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T-R-F Receivers: Sensitivity Variation over Tuning Band

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Papers » Basic principles of radio technique » T-R-F Receivers: Sensitivity Variation over Tuning Band
           
Dietmar Rudolph
Dietmar Rudolph
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18.Aug.10 20:25
 
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R-F (radio frequency) transformers which were used in T-R-F (tuned radio frequency) receivers sometimes have "gimmick" loops like the 2nd R-F transformer of this German set from 1932.

At the anode of the 2nd RENS1234 a coil (of 2 turns in the schematic) is connected, and the other end of this coil is open. So, what is that?

An explanation can be found in "Ghirardi, A.: Receiver Circuitry and Operation, Rinehart, 1951 / 55"

 
3-13. Sensitivity Variation over Tuning Band

A difficulty which arises in connection with transformer-coupled t-r-f amplifiers is variation in sensitivity which occurs over the tuning range of the receiver. This variation results from either of the following two causes:

  1. The mutual inductance between the primary and secondary windings of an r-f coupling transformer does not transfer energy equally at different radio frequencies within the tuning range of the receiver.
  2. The loosely coupled medium-impedance primary winding of the antenna coil (and of some interstage coils) is large enough to resonate with its own distributed capacitances and circuit capacitance to a frequency just below the low end of the tuning range of the receiver.

Both of these factors tend to increase the gain of the transformer-coupled amplifier at the low end of the frequency range compared to the gain at the high end.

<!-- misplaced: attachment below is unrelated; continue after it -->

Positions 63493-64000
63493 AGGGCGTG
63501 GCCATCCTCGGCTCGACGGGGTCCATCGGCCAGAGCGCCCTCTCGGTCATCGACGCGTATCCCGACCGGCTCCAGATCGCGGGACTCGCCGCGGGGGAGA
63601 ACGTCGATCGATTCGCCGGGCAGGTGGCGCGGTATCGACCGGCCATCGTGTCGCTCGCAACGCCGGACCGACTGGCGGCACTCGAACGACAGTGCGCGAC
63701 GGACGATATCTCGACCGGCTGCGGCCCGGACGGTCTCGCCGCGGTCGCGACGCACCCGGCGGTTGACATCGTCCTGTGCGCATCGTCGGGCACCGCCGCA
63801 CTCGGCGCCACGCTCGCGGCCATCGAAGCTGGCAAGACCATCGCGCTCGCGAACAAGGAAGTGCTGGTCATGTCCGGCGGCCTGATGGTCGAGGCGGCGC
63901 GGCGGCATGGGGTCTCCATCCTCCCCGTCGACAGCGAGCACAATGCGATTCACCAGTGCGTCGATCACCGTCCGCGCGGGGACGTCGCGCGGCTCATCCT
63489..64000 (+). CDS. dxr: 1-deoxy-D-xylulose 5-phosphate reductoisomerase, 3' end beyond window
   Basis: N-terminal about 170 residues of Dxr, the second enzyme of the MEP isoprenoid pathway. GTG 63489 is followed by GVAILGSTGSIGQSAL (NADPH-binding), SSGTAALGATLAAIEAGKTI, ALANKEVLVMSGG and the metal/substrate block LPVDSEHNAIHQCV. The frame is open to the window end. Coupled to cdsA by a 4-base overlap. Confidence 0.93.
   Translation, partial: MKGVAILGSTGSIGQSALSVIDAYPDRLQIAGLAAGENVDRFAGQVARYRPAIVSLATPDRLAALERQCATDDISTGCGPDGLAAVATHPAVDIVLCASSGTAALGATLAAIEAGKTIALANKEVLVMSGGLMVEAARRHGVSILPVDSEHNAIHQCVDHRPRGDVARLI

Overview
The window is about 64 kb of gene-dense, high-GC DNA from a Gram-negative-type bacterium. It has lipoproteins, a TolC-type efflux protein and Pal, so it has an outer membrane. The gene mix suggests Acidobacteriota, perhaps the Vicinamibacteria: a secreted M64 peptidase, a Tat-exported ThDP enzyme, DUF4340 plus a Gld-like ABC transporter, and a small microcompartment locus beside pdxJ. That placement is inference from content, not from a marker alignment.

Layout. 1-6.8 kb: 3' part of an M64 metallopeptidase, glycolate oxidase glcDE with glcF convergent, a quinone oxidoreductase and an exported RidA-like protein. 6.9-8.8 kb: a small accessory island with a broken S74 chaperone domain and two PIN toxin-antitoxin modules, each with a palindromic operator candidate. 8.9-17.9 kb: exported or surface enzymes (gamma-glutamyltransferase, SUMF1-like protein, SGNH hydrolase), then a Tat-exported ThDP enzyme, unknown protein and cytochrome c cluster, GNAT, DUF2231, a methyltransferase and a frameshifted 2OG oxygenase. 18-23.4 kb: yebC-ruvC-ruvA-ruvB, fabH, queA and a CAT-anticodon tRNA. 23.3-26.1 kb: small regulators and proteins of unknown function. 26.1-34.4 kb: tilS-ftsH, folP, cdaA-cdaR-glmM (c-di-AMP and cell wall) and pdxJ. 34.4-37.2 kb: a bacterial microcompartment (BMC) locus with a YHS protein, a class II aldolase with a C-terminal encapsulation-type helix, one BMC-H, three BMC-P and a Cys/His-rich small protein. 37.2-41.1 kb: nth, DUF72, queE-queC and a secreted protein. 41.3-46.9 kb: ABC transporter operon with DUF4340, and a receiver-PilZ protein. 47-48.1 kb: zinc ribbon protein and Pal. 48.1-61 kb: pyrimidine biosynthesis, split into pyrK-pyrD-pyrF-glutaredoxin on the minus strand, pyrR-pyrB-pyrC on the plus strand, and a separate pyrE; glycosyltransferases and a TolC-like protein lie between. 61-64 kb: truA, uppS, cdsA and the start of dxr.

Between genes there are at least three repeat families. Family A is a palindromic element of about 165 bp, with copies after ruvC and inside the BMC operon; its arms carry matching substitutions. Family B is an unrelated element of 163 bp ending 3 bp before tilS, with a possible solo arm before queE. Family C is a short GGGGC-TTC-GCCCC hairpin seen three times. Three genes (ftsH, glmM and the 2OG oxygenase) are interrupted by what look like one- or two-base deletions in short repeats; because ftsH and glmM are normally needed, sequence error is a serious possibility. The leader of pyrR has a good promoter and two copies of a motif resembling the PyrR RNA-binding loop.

To overcome this tendency, capacitive coupling between the primary and secondary windings is introduced into the circuit. This is usually achieved by using an open-ended loop of wire connected at one end to the top (antenna or plate end) of the primary winding and wrapped one or more times around the top (grid end) of the secondary winding. Capacitive coupling is more effective at the higher frequencies because of the decrease in reactance of the capacitance, allowing the flow of more r-f current. It therefore compensates for the two effects mentioned above.


Figure 3-9 (A) shows the schematic diagram of a transformer with this capacitive-coupling link, which is usually called a "gimmick" loop. Figure 3-9 (B) shows a typical r-f transformer used in t-r-f AM broadcast receivers, with the shield partly cut away to reveal the interior. The gimmick loop is illustrated in its position over the grid end of the secondary winding.

Another contribution to increased gain at the high-frequency portion of the tuning range is the increased efficiency of the tuned circuit at lower capacitance values of the tuning capacitor.

Regards,

Dietmar

  
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